By now, we all know that Benjamin Franklin is to blame for Daylight Savings Time, and everyone’s heard the story about how he proved lightening contained electricity using a kite and an iron key, but there’s much more to Ben Franklin than just those two things. For instance, did you know he created the first fire insurance company in 1752? The following is a list of some lesser known, but none-the-less awesome facts about “The First American.”
Have you ever had a few drinks at a Country & Western bar, and, sufficiently sauced, decided to take a ride on a mechanical bull? Well, you can thank Benjamin Franklin for that! After many years of bad decision making when it came to his mechanical bull — which included causing causing third-degree burns on John Adams’ hindquarters — he finally managed to perfect his machine, which he presented to the medical community as a way of helping to maintain bowel regularity. Sadly, the medical community didn’t quite take to his invention, and thus, it was fated to sit in dark bars, waiting for scantily-clad, drunken cowgirls to take their turn.
If you enjoy taking books out at your local public library, that’s all because of Ben Franklin. Prior to 1751, books were only owned by the wealthy, but in that year, Benjamin came up with the idea of a fee-based subscription service, where members could trade books amongst themselves. This concept became the basis on which today’s public libraries stand.
Franklin was an avid swimmer, and when he was living in London, England, would often go for a dip in the Thames. One story even tells of his swimming 3.5 miles from Chelsea to Blackfriars. Due to his love of the water, he invented floaties. You know, those blow up water wings that you put on your kids’ arms when teaching them how to swim? Yeah, Benjamin Franklin invented those, though his were primitive and wooden.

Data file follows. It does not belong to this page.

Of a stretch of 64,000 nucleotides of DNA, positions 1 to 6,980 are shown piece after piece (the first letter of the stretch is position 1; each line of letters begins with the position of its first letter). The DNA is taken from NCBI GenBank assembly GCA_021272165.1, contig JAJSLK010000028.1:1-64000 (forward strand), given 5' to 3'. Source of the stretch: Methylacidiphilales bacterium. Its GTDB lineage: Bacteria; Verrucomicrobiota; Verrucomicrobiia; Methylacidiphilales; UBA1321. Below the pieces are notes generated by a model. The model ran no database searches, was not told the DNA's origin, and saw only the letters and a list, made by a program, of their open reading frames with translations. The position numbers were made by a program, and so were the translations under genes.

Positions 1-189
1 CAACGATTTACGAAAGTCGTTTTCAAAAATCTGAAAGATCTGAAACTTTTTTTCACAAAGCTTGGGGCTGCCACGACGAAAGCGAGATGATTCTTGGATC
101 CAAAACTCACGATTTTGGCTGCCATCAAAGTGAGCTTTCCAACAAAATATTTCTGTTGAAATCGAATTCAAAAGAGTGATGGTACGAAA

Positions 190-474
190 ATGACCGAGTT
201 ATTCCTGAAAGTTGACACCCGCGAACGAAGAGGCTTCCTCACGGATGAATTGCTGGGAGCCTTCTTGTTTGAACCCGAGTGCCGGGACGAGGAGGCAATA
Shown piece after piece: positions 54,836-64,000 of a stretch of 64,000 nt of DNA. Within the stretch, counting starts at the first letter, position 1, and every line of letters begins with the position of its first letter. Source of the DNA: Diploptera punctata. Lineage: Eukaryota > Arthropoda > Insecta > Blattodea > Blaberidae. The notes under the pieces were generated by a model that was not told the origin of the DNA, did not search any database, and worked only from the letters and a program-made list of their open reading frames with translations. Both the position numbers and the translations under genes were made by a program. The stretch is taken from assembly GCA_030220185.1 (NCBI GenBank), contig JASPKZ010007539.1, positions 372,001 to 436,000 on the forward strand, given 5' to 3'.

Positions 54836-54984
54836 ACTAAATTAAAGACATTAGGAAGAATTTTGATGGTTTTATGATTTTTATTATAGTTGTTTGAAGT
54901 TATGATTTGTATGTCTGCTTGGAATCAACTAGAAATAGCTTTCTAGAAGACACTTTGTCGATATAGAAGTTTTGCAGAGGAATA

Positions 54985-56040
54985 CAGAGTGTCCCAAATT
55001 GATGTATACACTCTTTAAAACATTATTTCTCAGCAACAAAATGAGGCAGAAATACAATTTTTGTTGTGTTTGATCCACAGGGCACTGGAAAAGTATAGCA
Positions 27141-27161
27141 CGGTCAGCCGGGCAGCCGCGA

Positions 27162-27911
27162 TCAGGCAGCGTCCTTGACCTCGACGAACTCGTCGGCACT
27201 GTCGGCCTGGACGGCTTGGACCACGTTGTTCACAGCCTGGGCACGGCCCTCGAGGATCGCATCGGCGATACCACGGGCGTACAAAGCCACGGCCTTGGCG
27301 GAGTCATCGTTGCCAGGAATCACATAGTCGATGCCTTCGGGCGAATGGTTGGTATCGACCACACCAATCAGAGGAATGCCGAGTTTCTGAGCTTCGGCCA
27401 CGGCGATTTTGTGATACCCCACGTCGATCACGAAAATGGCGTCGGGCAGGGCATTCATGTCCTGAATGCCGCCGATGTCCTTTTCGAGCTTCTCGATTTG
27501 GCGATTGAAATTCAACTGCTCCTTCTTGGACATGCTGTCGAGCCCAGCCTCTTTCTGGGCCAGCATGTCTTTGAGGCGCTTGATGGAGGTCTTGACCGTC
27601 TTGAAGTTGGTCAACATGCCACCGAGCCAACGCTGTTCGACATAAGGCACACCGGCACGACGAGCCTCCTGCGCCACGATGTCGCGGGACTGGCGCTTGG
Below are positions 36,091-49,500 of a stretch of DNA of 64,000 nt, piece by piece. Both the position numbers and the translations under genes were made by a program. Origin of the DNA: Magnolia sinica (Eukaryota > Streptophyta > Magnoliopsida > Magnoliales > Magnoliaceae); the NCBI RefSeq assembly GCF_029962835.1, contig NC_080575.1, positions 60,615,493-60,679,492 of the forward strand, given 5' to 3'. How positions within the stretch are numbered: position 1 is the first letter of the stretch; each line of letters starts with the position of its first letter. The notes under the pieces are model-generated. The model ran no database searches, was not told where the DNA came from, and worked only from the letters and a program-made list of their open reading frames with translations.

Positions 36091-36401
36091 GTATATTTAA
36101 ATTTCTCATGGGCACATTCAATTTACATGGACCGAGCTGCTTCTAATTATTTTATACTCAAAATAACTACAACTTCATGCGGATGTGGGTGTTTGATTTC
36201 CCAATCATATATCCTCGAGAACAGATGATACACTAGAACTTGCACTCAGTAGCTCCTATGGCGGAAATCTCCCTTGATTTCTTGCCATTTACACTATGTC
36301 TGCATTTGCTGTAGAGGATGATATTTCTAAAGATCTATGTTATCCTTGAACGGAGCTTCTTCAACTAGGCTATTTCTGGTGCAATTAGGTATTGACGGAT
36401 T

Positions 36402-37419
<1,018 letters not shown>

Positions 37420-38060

After inventing an ill-conceived crotchless bee-keeping suit (Franklin was known to be quite the drinker, which caused him to urinate often), he solved his frequent urination problem by coming up with the prototype for the modern flexible catheter. You’re welcome. Don’t worry, Benjamin shelved his crotchless bee-keeping suit after learning a very painful lesson about what parts of the human anatomy should always be protected from things with stingers.
Before 1751, there was no public health system for the poor, so Benjamin became one of the founders of the Pennsylvania Hospital, the very first public hospital in the United States. The public hospital system that you are used to today was modelled on the Pennsylvania Hospital.
He also invented bifocals, the rocking chair, the first musical instrument in America, called the Glass Armonica (for which both Mozart and Beethoven composed music), the writing chair, the odometer, the Franklin stove, had a tree named after him (The Franklinia alatamaha), and, when working with electricity, invented words that we still use today, like “battery,” “charge,” “positive,” and “negative.”
It’s true that what amounted to a joke by good ol’ Benjamin Franklin has caused us all to lose an hour of sleep once a year, but, at the same time, he gave us some pretty awesome things as well. After all, everyone loves a ride on a mechanical bull.
[Photo Credit: Hulton Archive/Getty Images]